The Legacy of Syriza: Four years of austerity, privatizations, militarism and attacks on refugees—Part 3

This is the third and final part of a three part series; find the first two parts here: Part 1 | Part 2

The Syriza administration likewise showed its true face in its domestic policy. This was shown early on in the appointment of Giannis Panousis, a criminologist and former PASOK politician, as deputy minister of the interior, responsible for civil protection and the police. Among Panousis’ demands were the reintroduction of the communal police, more rigorous crime prevention and mobile units in certain regions. He also ensured that police remained armed at demonstrations—a practice Syriza, before the elections, had promised to abolish.

In press statements Panousis agitated against the left, claiming the left-wing autonomous district of Athens, Exarchia, was “controlled by the mafia.” Upon orders from Tsipras, in April 2015 he used police violence and tear gas against the anarchists that had occupied the Rector’s Office of the University of Athens, arresting 18 people.

According to Eurostat, spending on public order and security in Greece—including the police—increased from 3.9 percent of the total budget in 2015 to 4.5 percent in 2017.

The law-and-order course of the Syriza government was reflected in further personnel decisions. The former interior minister of the right-wing government of Kostas Karamanlis (New Democracy, ND), Prokopis Pavlopoulos, became president on Tsipras’ suggestion and the former intelligence chief under Karamanlis, Dimitris Papangelopoulos, became deputy minister of justice.

In August 2018, the long-time ND politician Katerina Papakosta advanced to deputy minister for civil defence and thus took control of the police. Just previous to that she had founded a new right-wing party (New Greek Momentum). That she shares the neo-Nazi mindset of much of law enforcement was demonstrated by Papakosta’s defamatory verbal attacks on refugees: “Illegal immigrants are flooding our borders by the thousands, like cockroaches,” she stated in 2012.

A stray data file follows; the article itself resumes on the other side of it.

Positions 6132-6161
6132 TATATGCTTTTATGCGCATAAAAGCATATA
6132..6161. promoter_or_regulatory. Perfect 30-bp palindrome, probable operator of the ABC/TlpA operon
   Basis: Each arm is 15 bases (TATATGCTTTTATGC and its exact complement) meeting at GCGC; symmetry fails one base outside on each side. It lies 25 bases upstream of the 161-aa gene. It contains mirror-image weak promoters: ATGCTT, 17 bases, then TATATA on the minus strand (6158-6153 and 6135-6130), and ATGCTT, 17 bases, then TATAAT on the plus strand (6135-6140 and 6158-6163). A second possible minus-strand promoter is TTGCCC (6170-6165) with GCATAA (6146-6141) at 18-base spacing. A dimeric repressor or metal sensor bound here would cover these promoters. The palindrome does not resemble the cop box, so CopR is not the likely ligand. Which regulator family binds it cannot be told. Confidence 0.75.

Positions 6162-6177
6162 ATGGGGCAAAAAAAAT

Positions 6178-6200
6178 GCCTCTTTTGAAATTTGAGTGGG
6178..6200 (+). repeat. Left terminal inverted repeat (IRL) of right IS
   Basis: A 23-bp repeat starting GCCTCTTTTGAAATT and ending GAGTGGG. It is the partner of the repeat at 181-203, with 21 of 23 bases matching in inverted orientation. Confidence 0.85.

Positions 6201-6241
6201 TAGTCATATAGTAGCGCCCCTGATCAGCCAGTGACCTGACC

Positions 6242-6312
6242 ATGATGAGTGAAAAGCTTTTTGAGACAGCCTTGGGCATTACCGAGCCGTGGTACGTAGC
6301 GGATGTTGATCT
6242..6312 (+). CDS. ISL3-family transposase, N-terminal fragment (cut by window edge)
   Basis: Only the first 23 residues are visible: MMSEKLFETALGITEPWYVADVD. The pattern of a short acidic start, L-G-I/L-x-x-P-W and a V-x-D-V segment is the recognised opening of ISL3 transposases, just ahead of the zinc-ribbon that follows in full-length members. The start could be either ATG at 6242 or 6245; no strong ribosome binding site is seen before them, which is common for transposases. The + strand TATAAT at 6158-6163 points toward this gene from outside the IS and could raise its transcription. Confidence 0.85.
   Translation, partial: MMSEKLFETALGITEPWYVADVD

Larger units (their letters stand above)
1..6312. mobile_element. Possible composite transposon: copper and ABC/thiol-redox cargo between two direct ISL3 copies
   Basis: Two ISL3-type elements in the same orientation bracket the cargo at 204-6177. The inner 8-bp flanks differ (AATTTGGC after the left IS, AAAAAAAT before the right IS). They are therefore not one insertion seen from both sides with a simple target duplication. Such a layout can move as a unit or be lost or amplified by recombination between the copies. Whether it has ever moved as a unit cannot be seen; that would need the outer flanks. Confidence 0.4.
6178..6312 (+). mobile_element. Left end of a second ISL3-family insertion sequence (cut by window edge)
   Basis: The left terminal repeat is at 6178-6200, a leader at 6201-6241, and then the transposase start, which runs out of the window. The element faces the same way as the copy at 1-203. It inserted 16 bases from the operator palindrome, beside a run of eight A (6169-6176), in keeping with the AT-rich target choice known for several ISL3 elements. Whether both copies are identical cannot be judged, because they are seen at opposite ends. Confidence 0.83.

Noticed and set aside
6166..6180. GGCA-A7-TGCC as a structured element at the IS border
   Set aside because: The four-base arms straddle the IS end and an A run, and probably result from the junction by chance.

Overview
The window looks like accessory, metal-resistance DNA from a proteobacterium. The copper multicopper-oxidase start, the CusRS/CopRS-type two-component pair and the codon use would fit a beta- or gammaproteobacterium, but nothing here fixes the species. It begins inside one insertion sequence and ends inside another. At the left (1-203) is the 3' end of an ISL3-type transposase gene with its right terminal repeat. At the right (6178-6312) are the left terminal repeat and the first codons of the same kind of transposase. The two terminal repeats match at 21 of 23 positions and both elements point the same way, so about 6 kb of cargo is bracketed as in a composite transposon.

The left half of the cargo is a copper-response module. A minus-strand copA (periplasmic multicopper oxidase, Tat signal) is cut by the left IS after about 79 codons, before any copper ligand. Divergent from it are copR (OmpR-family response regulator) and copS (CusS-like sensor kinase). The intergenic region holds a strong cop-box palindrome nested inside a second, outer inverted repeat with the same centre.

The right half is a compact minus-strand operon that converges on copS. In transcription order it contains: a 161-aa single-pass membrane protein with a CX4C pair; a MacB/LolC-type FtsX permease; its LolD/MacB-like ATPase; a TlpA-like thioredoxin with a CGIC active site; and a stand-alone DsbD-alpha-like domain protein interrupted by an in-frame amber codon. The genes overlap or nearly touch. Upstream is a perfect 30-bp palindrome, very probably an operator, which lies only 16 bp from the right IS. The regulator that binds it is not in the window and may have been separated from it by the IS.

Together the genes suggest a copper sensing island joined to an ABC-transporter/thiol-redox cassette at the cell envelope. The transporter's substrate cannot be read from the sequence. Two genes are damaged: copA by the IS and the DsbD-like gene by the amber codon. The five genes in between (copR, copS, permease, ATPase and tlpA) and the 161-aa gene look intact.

After the dissolution of the Anel coalition in January, Tsipras pulled a whole pile of ultra-right politicians into his faction and onto the ballot including Terence Quick, previously secretary of state for foreign affairs; Thanasis Papachristopoulos; Vassilis Kokkalis; Kostas Zouraris; and Marina Chrysoveloni, the press spokeswoman for Anel. In July, Papakosta likewise landed on the Syriza ballot. The former Anel politician and Minister of Tourism Elena Kountoura, daughter of a well-known general and monarchist, even won a seat for Syriza in the European Union Parliament.

Refugee policy

Contrary to its electoral promises, Syriza not only continued the inhuman migration policies of its predecessor but intensified them dramatically.

According to the United Nations High Commission for Refugees, in 2015 alone over 850,000 people—most of them from the war zones of Syria, Afghanistan and Iraq—fled from Turkey across the Mediterranean to Greece. Hundreds of refugees payed for the dangerous passage in inflatable boats with their lives.

The Greek government and the EU, who are responsible for the war crimes and sealing off Europe, had these traumatized and exhausted people, including many women and children, stay in makeshift camps, barracks or out in the open without minimum sanitary standards, enduring brutal treatment by the police.

To keep refugees from reaching Europe, the NATO states agreed in February 2016 at the initiative of Greece, Germany and Turkey to the deployment of the military in the Aegean. Under the pretext of fighting “smugglers” and “illegal migration,” the ongoing NATO operation, in cooperation with the border protection agency Frontex and the Greek and Turkish authorities, is intended to militarily seal “Fortress Europe” and increase war preparations against Russia.